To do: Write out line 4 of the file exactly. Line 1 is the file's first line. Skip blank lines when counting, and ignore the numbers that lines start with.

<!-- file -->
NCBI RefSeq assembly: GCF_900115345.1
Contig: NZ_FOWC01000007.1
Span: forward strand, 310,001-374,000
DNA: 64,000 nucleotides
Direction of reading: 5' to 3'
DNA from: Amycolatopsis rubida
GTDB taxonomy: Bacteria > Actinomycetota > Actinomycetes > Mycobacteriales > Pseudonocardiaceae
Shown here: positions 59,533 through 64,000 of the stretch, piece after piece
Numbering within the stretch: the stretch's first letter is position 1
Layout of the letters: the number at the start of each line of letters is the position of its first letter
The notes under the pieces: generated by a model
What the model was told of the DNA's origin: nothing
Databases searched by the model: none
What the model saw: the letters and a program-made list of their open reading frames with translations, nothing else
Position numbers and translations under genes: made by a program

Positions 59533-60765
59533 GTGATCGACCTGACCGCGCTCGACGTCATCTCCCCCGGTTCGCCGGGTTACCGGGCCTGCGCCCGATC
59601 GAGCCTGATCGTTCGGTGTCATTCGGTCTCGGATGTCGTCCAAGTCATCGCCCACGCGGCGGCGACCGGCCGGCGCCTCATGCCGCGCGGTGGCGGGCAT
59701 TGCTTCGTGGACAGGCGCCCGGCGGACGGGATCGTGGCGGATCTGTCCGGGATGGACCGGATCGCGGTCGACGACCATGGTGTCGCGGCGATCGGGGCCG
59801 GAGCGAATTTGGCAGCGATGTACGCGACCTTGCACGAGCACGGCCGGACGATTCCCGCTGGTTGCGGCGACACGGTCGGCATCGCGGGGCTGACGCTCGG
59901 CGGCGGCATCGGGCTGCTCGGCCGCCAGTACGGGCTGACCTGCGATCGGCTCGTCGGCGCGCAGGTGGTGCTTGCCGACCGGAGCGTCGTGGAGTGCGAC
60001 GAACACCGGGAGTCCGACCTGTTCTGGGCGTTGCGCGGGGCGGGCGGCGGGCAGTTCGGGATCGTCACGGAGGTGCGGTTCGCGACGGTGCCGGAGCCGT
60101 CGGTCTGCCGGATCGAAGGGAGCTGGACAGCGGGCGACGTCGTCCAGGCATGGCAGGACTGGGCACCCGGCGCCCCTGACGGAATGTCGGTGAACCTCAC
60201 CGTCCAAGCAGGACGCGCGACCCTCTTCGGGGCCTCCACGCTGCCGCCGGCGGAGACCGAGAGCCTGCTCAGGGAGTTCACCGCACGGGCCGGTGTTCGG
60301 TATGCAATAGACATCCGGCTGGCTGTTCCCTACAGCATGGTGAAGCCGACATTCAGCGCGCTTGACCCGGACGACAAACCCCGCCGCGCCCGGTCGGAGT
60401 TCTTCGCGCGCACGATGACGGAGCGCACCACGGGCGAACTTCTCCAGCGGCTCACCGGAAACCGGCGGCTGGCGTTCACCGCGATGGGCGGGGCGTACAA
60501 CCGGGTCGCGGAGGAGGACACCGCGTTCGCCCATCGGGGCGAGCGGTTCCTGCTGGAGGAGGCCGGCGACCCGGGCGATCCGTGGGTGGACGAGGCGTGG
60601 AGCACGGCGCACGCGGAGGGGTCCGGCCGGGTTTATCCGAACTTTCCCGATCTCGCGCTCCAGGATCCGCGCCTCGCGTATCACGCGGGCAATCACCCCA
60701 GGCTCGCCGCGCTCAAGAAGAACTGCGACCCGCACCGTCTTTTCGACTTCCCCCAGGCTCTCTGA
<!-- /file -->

DNA: 64,000 nucleotides